Oh, we missed the anniversary of Betty Hutton's death earlier in the month (March 11). To add to Irwin's list of Betty Hutton videos from last year, here's one of Betty's greatest musical triumphs: "Old Man Mose". See Betty smack herself in the face, threaten the orchestra, and get pushed to the floor several times. In 1939 this was good clean family entertainment!
After a short marathon-induced break, we're back with more randomly selected morning maniac music, courtesy of WFMU's lengthy myspace friends list! Here's the deal, in case you've missed earlier installments: listen to
the song, check the profile if you want, and then vote!
The band or bands who get the most "Pump it" votes each week will be forever exalted in the form of my FIRST EVER MARATHON PREMIUM
called "In MySpace, No One Can Hear You Scream", offered
for pledges of $75 or more to WFMU's 50th Anniversary Fundraising Marathon (you can still pledge here!) . With the artists' gracious permission, the winning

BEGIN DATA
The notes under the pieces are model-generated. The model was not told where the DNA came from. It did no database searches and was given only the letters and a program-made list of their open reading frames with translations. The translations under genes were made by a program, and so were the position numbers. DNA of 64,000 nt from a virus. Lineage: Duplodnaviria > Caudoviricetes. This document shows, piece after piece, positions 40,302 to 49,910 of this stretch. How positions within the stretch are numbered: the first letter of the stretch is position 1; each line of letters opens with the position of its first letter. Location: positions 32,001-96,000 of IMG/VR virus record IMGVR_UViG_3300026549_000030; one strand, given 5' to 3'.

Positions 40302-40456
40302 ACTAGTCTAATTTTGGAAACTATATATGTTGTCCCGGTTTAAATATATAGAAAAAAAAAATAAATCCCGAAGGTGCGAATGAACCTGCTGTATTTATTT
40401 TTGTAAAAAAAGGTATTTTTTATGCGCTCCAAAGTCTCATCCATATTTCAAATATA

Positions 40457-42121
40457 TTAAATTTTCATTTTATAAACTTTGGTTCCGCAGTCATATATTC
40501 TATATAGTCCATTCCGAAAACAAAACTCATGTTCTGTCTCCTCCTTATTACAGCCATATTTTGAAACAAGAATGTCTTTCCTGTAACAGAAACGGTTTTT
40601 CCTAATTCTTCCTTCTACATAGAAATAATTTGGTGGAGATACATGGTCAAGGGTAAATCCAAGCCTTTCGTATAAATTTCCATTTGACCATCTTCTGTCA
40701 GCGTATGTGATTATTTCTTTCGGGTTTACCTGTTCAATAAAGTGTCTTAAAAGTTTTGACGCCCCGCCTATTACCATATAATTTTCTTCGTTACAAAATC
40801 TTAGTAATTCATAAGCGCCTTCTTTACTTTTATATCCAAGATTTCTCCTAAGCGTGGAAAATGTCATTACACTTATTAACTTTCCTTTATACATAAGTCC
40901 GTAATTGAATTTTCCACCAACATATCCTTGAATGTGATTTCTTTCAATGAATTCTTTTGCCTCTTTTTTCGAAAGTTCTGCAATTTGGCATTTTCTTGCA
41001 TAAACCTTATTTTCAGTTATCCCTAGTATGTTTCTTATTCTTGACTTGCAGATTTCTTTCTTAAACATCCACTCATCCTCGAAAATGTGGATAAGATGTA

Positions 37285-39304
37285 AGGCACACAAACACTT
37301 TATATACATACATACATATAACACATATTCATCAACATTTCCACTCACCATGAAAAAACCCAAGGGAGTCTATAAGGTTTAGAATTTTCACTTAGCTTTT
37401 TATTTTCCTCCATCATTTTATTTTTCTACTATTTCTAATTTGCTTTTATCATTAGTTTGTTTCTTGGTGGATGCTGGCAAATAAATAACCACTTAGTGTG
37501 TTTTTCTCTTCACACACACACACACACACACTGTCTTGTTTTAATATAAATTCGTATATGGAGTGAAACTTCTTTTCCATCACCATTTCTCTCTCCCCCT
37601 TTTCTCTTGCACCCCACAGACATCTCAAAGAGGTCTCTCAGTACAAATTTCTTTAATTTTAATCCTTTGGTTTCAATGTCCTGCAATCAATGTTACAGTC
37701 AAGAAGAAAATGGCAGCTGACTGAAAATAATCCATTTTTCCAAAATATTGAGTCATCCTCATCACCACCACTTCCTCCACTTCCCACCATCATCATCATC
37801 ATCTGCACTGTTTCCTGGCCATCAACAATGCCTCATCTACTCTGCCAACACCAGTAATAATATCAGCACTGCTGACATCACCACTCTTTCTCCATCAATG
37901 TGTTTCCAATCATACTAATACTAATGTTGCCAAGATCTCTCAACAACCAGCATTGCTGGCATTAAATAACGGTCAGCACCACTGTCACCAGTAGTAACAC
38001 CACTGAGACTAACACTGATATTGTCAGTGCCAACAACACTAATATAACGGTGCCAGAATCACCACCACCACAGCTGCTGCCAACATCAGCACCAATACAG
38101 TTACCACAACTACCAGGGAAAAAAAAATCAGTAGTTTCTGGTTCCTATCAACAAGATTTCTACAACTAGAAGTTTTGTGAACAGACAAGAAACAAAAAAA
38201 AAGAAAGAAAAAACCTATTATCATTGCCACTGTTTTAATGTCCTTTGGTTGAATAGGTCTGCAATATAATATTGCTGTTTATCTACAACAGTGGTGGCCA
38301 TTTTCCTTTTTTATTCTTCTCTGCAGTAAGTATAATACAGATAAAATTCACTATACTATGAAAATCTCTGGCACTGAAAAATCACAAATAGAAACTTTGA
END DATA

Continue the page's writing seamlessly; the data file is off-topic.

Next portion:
from the 1st portion of this year will be compiled onto one CD,
packaged lovingly, and mailed to your home in exchange for some dosh
for the station's perilously emaciated coffers. Last episode's favorites
include So Cow, Copydex, Holmes, The Soap, Irmãos Panarotto, and Magic Carpathians. Congratulations, band
The hurdy gurdy is some thousand years old, a sort of imploded and rosined-up bicycle that was used to make a single note last way long in the days before electricity. Its design, a wheel that turns against depressed strings housed inside a wooden box, is far more economical than its predecessor - an early viol de gamba with a bow of several furlongs in length that required several grown men or a team of oxen to play. By the Donovanian Era, however, it had been contained in a small crank case and employed a second bridge, called a "dog" but crafted from raccoon bones, that lifted against the spinning wheel to create a buzzing sound thought to be pleasant.
As musical instruments got better with time, the hurdy gurdy came to be seen as an instrument for poor people, and was called the "Bettlerleier," or "beggar's lyre" in 17th Century Germany. This was long before the European Union, however, and other countries were free to like it. The French decided there was something fancy about it, and Venetian composer Antonio Vivaldi went so far as to compose for it.